PCs and iPad: How did Apple address the competitive landscape – Part IV

This is the fourth part of the post “PCs and iPad: How did Apple address the competitive landscape” where you can read about Apple’s background, market overview and trends. In the second part you will read about the analysis of the competitive landscape and the strategic environment which Apple is targeting. The third part is about Apple company’s strength to perform in the targeted strategic environment and the competitive map which shows where and how does the iPad fit among other products in the computer (named PC in the strategy radar of part II)  industry.

This part will finish the strategy analysis of the iPad defining its critical success factors and how they are addressed  in comparison with the closest competition at the time this article was written in August 2010. As with the competitive map from part III, this analysis was made for the industry and not the market, because there were no other popular tablets. We can use both analyses today as a study of tablets in general vs. other traditional products, which is interesting to form an opinion on whether the tablet is a long lasting technology or just a temporal trend.

Again, added extra information to explain some points is marked using **.


4. Analysis of Apple-iPad Strategy (III)

iPad’s Key Success Factors against its competitors’ are shown in the Strategic Canvas in figure 5. In addition, the Strategic Canvas chart depicts the strategic profile of the computer’s industry and the factors that affect competition within it.

*The key (or critical) success factors are those characteristics that are important in order to choose a product or service over others. You can read more about them in the post “Messages Service and its Critical Success Factors“. We made this analysis in order to understand the difference in offer among the industry players defining what a tablet is in comparison with them. After selecting the critical success factors, they where assessed, connected and compared, resulting in a canvas where the the higher the overall line is, the better for the targeted market. *

Figure 5: Strategic Canvas

The Strategic Canvas shows a focused, divergent and well defined strategy for Apple-iPad that targets an specific market gap. iPad’s proposition can now be defined as “portable device designed for mainstream communication, rich media entertainment and medium content creation capabilities, with high technological design at an accessible price”. It is important to mention that in the case of iPad, accessible price does not mean low cost-low profit-low growth whatsoever.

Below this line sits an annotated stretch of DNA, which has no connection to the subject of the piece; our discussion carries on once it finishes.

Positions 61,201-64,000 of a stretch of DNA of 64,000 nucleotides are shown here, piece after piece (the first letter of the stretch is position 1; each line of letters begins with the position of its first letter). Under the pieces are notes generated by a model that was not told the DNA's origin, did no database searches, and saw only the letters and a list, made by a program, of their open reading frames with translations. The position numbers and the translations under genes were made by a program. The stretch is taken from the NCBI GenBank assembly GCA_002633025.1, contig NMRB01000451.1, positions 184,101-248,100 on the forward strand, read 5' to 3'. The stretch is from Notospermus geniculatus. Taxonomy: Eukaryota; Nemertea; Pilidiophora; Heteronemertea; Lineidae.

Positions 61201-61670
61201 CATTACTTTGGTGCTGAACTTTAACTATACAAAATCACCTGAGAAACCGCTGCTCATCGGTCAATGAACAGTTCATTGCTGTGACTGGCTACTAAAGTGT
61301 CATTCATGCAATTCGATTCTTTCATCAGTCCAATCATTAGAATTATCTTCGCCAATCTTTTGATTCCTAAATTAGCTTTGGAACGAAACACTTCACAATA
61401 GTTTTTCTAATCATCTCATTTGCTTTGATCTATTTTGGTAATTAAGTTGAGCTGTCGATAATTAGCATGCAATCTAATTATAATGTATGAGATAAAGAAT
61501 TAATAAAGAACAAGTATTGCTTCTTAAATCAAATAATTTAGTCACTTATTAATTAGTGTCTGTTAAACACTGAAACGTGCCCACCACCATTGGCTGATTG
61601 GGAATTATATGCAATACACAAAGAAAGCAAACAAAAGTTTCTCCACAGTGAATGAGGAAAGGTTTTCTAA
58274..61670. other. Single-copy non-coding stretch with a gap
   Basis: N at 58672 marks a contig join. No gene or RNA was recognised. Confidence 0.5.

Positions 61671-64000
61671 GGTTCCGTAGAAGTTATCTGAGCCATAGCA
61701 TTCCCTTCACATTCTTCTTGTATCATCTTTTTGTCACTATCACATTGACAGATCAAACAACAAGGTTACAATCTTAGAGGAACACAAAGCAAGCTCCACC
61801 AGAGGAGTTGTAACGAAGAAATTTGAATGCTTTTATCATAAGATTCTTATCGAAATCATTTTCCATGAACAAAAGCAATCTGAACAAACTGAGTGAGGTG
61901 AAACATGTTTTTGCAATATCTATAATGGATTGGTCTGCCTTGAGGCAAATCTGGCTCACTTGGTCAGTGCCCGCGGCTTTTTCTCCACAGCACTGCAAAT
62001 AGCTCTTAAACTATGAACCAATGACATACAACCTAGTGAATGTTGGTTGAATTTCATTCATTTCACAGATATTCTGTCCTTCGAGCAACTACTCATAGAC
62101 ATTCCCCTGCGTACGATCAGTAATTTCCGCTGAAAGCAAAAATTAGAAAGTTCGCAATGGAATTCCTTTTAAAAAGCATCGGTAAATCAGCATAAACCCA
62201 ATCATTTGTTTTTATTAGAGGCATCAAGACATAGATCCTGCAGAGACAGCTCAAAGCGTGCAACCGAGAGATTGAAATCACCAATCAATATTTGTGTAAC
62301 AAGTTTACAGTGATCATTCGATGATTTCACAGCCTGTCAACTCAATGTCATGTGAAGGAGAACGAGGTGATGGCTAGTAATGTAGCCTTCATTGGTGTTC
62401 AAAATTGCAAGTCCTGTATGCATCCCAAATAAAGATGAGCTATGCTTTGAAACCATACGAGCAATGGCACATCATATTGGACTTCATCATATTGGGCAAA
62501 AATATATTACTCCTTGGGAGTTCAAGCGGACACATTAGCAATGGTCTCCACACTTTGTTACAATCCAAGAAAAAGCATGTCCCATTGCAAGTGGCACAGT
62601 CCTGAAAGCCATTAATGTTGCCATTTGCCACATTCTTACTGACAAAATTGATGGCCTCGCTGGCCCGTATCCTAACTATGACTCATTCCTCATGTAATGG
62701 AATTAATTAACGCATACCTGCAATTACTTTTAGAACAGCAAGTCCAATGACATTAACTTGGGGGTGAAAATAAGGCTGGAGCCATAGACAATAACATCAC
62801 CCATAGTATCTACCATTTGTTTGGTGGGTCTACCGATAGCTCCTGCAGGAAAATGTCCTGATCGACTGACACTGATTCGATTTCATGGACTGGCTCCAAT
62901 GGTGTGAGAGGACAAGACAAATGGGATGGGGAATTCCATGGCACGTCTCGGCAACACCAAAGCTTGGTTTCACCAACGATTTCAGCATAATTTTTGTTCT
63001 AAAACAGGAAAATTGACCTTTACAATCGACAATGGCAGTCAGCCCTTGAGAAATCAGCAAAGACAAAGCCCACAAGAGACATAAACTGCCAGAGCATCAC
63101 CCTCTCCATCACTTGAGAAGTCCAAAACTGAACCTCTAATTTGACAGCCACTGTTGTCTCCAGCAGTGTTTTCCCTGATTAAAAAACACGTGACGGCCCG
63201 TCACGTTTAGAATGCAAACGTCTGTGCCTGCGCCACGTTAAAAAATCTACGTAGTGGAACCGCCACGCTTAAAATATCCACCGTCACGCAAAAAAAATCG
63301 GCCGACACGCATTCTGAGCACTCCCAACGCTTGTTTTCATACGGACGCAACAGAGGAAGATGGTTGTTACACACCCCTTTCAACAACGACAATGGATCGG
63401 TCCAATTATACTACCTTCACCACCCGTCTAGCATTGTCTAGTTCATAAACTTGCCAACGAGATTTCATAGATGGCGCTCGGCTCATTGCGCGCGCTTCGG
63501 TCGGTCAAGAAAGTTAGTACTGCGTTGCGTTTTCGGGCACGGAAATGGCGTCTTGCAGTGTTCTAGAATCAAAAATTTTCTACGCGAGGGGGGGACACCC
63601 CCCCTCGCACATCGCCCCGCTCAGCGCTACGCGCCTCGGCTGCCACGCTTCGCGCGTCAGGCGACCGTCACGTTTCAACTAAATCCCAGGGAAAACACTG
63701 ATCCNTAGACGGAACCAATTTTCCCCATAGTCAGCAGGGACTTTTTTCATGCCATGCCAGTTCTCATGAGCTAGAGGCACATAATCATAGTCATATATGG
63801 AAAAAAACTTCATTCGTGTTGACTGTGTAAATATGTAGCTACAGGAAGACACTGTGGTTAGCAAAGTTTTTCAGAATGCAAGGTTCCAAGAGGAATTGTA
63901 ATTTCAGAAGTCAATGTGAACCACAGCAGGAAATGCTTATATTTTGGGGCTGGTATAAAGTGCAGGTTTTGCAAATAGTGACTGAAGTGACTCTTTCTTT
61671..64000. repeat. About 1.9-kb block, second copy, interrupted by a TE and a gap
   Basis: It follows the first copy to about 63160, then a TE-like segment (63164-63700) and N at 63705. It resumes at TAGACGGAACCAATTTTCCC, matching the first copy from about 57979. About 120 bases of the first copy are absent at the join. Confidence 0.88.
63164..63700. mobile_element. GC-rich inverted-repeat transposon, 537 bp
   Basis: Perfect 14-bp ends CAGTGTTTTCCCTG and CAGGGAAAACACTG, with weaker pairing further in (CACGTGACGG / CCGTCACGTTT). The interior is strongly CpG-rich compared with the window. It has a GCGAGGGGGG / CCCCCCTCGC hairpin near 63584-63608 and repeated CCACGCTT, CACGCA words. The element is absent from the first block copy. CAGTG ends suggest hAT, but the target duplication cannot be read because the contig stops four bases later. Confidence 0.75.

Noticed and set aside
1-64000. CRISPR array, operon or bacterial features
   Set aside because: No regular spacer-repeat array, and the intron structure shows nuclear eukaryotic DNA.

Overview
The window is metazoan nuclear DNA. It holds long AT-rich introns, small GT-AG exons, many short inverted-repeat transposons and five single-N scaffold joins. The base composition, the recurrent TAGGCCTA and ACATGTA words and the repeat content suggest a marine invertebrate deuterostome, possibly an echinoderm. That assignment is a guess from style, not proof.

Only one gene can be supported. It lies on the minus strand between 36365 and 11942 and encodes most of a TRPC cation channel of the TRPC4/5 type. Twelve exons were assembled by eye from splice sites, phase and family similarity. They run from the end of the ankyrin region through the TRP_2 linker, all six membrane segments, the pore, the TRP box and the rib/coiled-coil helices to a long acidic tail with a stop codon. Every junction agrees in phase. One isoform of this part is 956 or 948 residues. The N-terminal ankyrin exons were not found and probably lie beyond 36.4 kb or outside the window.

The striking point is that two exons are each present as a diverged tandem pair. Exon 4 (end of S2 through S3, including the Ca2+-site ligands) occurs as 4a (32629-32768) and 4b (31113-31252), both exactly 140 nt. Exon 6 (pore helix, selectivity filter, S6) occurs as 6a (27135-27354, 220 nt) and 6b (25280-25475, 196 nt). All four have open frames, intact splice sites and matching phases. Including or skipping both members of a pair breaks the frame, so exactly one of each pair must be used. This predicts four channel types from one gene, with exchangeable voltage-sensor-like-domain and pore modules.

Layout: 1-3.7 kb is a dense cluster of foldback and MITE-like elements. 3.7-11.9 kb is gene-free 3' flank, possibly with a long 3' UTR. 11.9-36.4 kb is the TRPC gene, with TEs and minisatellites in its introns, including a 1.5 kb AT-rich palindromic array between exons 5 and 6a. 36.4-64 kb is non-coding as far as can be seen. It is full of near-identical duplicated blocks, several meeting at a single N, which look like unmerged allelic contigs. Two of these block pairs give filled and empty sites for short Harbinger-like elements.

5.         Results

The Apple-iPad was launched in April 3, 2010, and after only 4 months of its release, Apple sold almost 4.5 million iPad, forecasting to close 2010 with 7.4 million units sold. These numbers represented a forecasted total of revenues of almost $6m, which would be 10% of total Apple’s 2010 revenues.

iPad is likely to become another big platform for Apple. With iPad, Apple has created a completely new market, just like they did with the iPod and iPhone. Moreover, iPad is the only current competitor in the Tablet PC for now [*it was in August 2010, when this report was originally written*], enjoying the first-entrant advantage. After observing the big iPad’s success, some PC manufacturers such as HP, Dell and Microsoft, announced the launch of their new Tablets by the end of 2010. In addition, Google-Android is becoming a big menace due to its large number of Applications being created and its high performance OS. The new players in the Tablet PC market will launch their products with additional features in an intent of increasing their own competitive advantage.

Apple-iPad has created a new market with promising growth opportunities and logically new players will appear. However, Apple has a unique strategy of addressing the mass-market at a premium price and design based in its brand stregth, setting the new rules and standards for this new market. In addition, iPad’s biggest competitive advantage is the “content controllability” based on iTunes and Apps Store, which no other competitor will have in the short-term.


In the next -and final- post:

  • Long-term impact and Recommendations (part V)
  • Managerial Agenda (part V)
  • References (part V)

Leave a comment

Your email address will not be published. Required fields are marked *